• Keep the area they are stored clean. Your clothes may be clean, but it’s important to make sure where they are stored is too. For example, if you hang your clothes in a closet that hasn’t been cleaned in months, you are putting them in an environment that is rich in nutrients for mold to feed off. Clean your wardrobes/closet at least once per month to remove any organic matter mold can use as sustenance.

Should you dry-clean clothes after mold removal?

Some people may feel it necessary to send their clothing to the dry cleaners after removing mold themselves at home. After all, why would you want to run the risk of mold returning? It makes sense to have it dry cleaned after so that the powerful chemicals and high temperatures can make sure that mold’s gone for good.

In reality, most of the methods described to remove mold from clothes, (vinegar use, machine washing, etc), is ample in terms of mold removal. It is more likely that new mold will form if you store your clothing items in the same conditions where they accrued mold growth before.

That being said, if you really want to be 100% certain that there are no mold spores or patches that you may have missed, sending it to the dry cleaners is a good way to make sure.

How to remove mold stains from dry clean only clothes

Mold has a nasty habit of staining clothes even once it’s been removed, and sending it back to the dry cleaners can again be expensive, especially if the affected area is only small.

In most cases, you have the option to clean a mold stain from dry-clean-only clothes yourself, you just need to take a little extra care.

Look at the label of the item, it should tell you which kinds of cleaning products should be avoided. Bleach is generally not recommended, as it can discolor and damage the item. If you are unsure and are concerned about damaging your clothing, do a test patch somewhere inconspicuous.

For mold stains on clothing, a paste made from baking soda, salt, and vinegar will be powerful enough to remove most stains and get deep into the fabric. Mix three parts of baking powder with one part white vinegar and one part salt. This should create a thick paste. If the paste is too dry, you can add more vinegar until it can be spread.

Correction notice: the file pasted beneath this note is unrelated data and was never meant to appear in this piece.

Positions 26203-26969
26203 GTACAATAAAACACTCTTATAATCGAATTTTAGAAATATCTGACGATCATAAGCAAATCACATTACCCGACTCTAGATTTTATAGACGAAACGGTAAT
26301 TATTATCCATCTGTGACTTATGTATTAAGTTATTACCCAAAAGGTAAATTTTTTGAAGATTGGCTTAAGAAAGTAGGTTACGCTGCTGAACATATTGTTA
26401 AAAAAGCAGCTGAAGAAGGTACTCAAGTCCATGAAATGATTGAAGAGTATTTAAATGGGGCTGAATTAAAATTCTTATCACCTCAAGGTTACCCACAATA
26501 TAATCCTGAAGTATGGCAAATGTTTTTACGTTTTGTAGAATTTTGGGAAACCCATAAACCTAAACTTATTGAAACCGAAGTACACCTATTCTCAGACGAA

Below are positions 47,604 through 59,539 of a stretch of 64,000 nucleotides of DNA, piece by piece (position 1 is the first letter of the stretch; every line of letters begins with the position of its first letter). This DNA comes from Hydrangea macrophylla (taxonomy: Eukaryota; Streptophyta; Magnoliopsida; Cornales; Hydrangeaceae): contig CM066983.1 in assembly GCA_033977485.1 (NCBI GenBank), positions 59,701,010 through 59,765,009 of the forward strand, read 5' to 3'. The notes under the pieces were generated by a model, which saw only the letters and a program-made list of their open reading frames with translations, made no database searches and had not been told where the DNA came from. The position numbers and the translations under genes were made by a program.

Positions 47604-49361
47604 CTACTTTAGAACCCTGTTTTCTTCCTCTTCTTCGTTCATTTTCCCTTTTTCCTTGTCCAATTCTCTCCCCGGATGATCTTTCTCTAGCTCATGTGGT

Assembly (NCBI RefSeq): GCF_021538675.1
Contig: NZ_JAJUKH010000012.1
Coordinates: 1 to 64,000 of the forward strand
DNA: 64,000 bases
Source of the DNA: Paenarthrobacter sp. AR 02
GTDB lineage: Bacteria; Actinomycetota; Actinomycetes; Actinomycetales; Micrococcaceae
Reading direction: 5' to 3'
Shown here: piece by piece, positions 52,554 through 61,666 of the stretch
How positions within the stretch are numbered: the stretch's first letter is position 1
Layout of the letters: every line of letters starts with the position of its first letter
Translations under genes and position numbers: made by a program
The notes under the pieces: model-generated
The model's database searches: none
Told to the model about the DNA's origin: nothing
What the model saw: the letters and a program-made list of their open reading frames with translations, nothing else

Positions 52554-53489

Take some of the paste and place it on the affected area. Gently scrub the stain spot with a soft-bristled brush (like an old toothbrush). The salt and baking soda work as an abrasive to help the vinegar work deep into the stain and lift it.

Scrape off any paste residue and allow to dry. If needed, the area can be dabbed clean with a sponge and water, but be careful to make sure it is fully dry before returning to the closet. Any smell of vinegar should disappear within a few days.


The key takeaways from today’s article are that in most cases, sending your clothes to the dry cleaners will kill most mold spores.

Remember that if your clothes have been cleaned, but you put them back into the same closet where the mold was initially formed, it may well grow once again if the correct precautions (listed above) are not taken into consideration.

Chris Walker

Chris Walker has struggled for several years with mold after buying his own property. After finding the solutions to several issues around his home, he decided to create this site in order to answer as many questions about mold and mildew as possible to help others dealing with the same problems.